Paraeducators and teachers hold signs that say "#UnionYES."
Members of four local unions representing paraeducators and teachers stand for a photo with state senators Jan Hochadel and Matthew Lesser. Credit: Contributed photo / AFT Connecticut
Shellye Davis

Our students and our schools are in crisis.

With over 1,300 paraeducator vacancies in school districts across Connecticut – with the vast majority in special education – it is crucial that we recognize the essential role that paraeducators play in supporting student success.

Paraeducators are the unsung heroes who work tirelessly to create an inclusive and supportive learning environment for our students. We work alongside teachers, providing one-on-one assistance to students with special needs, leading small group instruction, and providing real-time translation for English language learners.

By providing direct support to students with special needs and disabilities, paraeducators help close the achievement gap.

However, our exceptionally low wages, unaffordable health insurance, and lack of retirement benefits have caused paraeducators to leave the profession in droves and made it nearly impossible to recruit new ones.

These vacancies represent a large hole in our school system, and it threatens the educational outcomes of countless students. It also means that students with special needs are not getting the assistance they need.

Schools in low-income neighborhoods are more likely to bear these costs. And students with disabilities – those who primarily benefit from the work of a paraeducator – lose out the most.

But there is a solution.

Over a hundred paraeducators, teachers, parents, and advocates testified in front of the Education and Appropriations Committees earlier this year to plead with legislators to invest in our students by investing in their paraeducators.

Our proposal would have ensured that paraeducators are paid a living wage, provided affordable health insurance and retirement security, and delivered professional development and training.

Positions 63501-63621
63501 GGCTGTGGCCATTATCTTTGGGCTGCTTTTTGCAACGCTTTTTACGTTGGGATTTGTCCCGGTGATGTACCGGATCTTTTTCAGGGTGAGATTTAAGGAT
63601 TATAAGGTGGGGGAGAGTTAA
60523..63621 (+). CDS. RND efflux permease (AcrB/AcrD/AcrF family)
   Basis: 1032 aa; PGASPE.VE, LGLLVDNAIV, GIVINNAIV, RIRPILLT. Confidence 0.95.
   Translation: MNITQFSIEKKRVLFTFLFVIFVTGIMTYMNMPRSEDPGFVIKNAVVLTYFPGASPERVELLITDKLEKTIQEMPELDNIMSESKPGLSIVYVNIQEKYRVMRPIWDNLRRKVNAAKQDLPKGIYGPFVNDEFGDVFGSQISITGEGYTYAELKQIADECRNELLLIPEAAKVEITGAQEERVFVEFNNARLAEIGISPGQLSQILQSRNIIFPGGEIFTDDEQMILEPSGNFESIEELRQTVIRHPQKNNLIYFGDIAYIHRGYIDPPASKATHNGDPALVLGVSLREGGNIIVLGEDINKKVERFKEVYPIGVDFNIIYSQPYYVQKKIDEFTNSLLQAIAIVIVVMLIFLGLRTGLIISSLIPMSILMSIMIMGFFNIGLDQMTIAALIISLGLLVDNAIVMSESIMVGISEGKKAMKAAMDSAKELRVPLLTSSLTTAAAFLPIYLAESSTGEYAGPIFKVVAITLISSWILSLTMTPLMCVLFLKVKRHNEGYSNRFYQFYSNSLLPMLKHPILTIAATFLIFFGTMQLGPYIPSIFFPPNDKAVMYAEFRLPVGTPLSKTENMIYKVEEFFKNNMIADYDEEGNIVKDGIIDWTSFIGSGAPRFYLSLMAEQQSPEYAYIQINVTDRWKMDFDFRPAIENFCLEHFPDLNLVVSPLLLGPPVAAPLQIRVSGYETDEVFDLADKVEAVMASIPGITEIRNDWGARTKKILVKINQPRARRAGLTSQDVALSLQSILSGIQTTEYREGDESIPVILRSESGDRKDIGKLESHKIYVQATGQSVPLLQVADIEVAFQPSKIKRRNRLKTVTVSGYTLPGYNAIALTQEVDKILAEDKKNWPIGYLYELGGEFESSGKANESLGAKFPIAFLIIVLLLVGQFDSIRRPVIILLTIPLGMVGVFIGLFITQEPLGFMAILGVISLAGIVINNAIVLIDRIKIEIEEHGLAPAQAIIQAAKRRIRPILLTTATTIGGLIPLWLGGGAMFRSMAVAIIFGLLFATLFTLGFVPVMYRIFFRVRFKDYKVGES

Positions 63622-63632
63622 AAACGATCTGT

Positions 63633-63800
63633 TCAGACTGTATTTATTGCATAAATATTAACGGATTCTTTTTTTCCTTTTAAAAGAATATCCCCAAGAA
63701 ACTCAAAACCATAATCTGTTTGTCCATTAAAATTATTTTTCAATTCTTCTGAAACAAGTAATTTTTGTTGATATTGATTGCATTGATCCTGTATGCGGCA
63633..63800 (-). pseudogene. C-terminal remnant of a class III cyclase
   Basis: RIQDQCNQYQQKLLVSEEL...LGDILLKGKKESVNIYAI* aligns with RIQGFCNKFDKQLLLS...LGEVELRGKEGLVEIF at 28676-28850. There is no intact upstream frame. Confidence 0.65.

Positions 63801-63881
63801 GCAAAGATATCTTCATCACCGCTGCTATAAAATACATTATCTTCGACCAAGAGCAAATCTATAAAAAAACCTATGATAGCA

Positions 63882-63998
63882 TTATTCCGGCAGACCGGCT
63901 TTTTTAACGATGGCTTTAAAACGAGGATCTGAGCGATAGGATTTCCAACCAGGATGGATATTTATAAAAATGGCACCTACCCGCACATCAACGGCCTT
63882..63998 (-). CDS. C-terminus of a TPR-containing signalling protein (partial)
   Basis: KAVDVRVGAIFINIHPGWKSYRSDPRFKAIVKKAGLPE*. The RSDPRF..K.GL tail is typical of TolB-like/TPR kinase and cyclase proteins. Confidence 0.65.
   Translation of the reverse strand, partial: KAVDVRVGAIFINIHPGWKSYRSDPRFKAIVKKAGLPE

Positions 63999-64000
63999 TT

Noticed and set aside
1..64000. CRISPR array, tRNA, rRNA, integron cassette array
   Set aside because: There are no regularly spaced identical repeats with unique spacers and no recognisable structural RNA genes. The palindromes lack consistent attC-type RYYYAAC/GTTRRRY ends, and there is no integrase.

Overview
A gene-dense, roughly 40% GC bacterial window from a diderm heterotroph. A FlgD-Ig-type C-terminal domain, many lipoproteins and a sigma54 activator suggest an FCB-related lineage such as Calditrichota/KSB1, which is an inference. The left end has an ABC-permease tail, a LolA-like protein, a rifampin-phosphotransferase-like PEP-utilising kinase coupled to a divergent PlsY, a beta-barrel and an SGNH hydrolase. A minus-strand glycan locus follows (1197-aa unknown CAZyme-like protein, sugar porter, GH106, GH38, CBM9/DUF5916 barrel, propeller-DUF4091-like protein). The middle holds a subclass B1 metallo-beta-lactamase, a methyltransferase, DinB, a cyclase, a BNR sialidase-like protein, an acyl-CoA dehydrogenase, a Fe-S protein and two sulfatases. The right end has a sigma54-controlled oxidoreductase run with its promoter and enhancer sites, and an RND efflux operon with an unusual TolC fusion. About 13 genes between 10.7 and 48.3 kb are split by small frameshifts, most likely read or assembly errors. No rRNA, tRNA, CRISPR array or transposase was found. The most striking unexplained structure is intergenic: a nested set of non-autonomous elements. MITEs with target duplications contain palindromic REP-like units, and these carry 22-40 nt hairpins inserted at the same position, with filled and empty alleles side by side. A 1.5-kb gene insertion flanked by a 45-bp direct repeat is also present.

Instead of investing in these critical education professionals, lawmakers never even called our bill for a vote. And once again, paraeducators, who are mostly women and workers of color, have been ignored.

Ultimately, it’s the students who suffer.

This is a crisis. By not taking action this legislative session, elected officials are letting students fall even further behind.

In the last two years, the State of Connecticut has had massive budget surpluses.

Let’s be clear. Connecticut can afford to do this. We have a nearly 3 billion-dollar surplus this year – the second highest in the state’s history. It was only topped by last year’s record 4.3 billion dollar surplus.

That’s a surplus of over 7 billion-dollars in the last two years.

We keep hearing that we can’t boost paraeducator wages and benefits this year despite these record-breaking surpluses.

If not now, when?

The General Assembly is the only one that can resolve this crisis. But they continue to fail to take meaningful steps to improve the pay, health care, and retirement benefits of paraeducators.

If the legislature was a student, they would immediately be put on an intervention plan – because they are desperately close to failing again.

When observers inevitably wring their hands when scores show that our students have fallen even further behind, we will look back on this moment as the time we had an opportunity to finally make a substantial difference in the lives of our students, but elected officials instead decided to do nothing.

There is still time left to act. As legislators negotiate the budget, they must not forget our students and the paraeducators that help them be successful.

The time is now. The money’s there. We just need our elected officials to care enough about our students and their paraeducators to include us in their budget.

To ensure the best outcomes for our students, we must invest in the paraeducators who directly impact their educational outcomes. A living wage and quality benefits will help retain and attract new paraeducators, which will help students thrive.

Lawmakers must recognize the urgency of this crisis and allocate the necessary funding in the budget for paraeducators so we can make sure every child receives the support they need to succeed.

But I fear that legislators will once again leave our paraeducators and our students behind.

Shellye Davis is a paraeducator at the Expeditionary Learning Academy at Moylan School (ELAMS), president of the Hartford Federation of Paraeducators, AFT Local 2221 and serves as co-chair of the School Paraeducator Advisory Council.

The views, opinions, positions, or strategies expressed by the author are theirs alone, and do not necessarily reflect the views, opinions, or positions of